Rare condition can put deadly strain on heart

MIAMI GARDENS, Fla. – For several years, Natacha Rose, a young mother of three, thought her racing heart beat was just a sign of stress.

“When I went for checkups they would say ‘Oh you have a fast heart rate, are you nervous? Just relax, it’s just a check-up.’ I heard that constantly every time I went to my appointments,” Rose said.

Then she started having ongoing chest pains for several months.

Blood tests showed evidence of a heart attack caused by a blocked artery.

Twice she underwent surgery to open the blockage with stents, but the vessels kept closing, which lead to a massive heart attack.

That’s when Cleveland Clinic Weston cardiologist Dr. David Wolinsky dug deeper and discovered she had a condition called a Thyroid Storm.

“Thyroid Storm means somebody has what’s called hyperthyroidism, an overactive thyroid, but in the setting of Thyroid Storm it’s really a dramatic increase in thyroid activity,” Wolinsky said.

While hospitalized for the heart attack, Rose was immediately put on medications to slow down her thyroid.

“As we started to cool off the thyroid her metabolic parameters started to get better. Her blood pressure improved we were able to wean off all the support and she continued to do well and we know the vessels, the last time we looked at them, weren’t closed,” Wolinsky said.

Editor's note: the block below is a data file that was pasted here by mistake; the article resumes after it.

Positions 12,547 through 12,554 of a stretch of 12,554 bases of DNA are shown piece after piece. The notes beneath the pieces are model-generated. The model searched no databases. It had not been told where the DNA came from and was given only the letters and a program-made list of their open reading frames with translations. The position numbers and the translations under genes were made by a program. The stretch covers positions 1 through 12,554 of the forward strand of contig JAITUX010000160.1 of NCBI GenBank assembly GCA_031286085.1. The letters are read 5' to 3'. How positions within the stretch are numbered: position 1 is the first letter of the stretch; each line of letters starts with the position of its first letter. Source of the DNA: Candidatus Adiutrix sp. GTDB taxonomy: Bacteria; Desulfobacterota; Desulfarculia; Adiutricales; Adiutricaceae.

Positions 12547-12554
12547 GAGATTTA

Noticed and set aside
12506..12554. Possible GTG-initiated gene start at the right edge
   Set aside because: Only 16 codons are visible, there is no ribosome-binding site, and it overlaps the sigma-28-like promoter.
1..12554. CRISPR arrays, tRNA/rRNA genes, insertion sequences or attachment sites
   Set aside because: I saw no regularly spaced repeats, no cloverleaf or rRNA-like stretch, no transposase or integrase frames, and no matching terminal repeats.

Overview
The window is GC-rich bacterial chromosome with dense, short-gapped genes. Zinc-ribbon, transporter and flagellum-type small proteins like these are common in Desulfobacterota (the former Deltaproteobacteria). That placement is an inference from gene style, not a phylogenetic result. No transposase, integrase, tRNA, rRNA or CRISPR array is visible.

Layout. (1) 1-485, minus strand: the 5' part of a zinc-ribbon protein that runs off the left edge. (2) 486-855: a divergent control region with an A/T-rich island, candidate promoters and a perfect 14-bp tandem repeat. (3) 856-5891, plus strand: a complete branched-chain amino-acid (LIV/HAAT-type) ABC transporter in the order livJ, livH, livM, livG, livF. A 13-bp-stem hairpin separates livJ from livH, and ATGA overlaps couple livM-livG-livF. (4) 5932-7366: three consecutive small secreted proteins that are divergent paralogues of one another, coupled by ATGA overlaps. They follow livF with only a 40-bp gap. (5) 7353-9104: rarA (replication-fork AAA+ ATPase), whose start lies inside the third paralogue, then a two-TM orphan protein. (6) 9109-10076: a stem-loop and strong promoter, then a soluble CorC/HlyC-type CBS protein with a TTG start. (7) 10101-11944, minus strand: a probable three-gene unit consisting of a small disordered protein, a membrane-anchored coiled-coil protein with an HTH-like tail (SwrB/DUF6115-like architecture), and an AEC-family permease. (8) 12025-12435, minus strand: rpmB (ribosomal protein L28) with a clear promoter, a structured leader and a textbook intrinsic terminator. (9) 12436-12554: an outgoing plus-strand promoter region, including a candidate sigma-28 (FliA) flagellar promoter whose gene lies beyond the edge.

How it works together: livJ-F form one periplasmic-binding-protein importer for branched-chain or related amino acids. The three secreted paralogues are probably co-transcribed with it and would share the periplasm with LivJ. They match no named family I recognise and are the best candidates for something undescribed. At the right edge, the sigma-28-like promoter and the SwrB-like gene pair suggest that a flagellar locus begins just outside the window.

Rose said the Experience was a wakeup call.

Along with taking daily medications, she’s altered her diet and become more active.

“I’m just happy to be here. I’m very, very grateful to still be around and still see my husband and my kids because that could have been it, that really could have been it,” Rose said.

The mortality rate for people with untreated thyroid storm is estimated to be 75 percent.

The most effective way to prevent the onset of a thyroid storm is to have your thyroid levels checked during an annual physical.

About the Authors:

Kristi Krueger has built a solid reputation as an award-winning medical reporter and effervescent anchor. She joined Local 10 in August 1993. After many years co-anchoring the 6 p.m. and 11 p.m., Kristi now co-anchors the noon newscasts, giving her more time in the evening with her family.

Veteran journalist Kathleen Corso is the special projects producer for Local 10 News.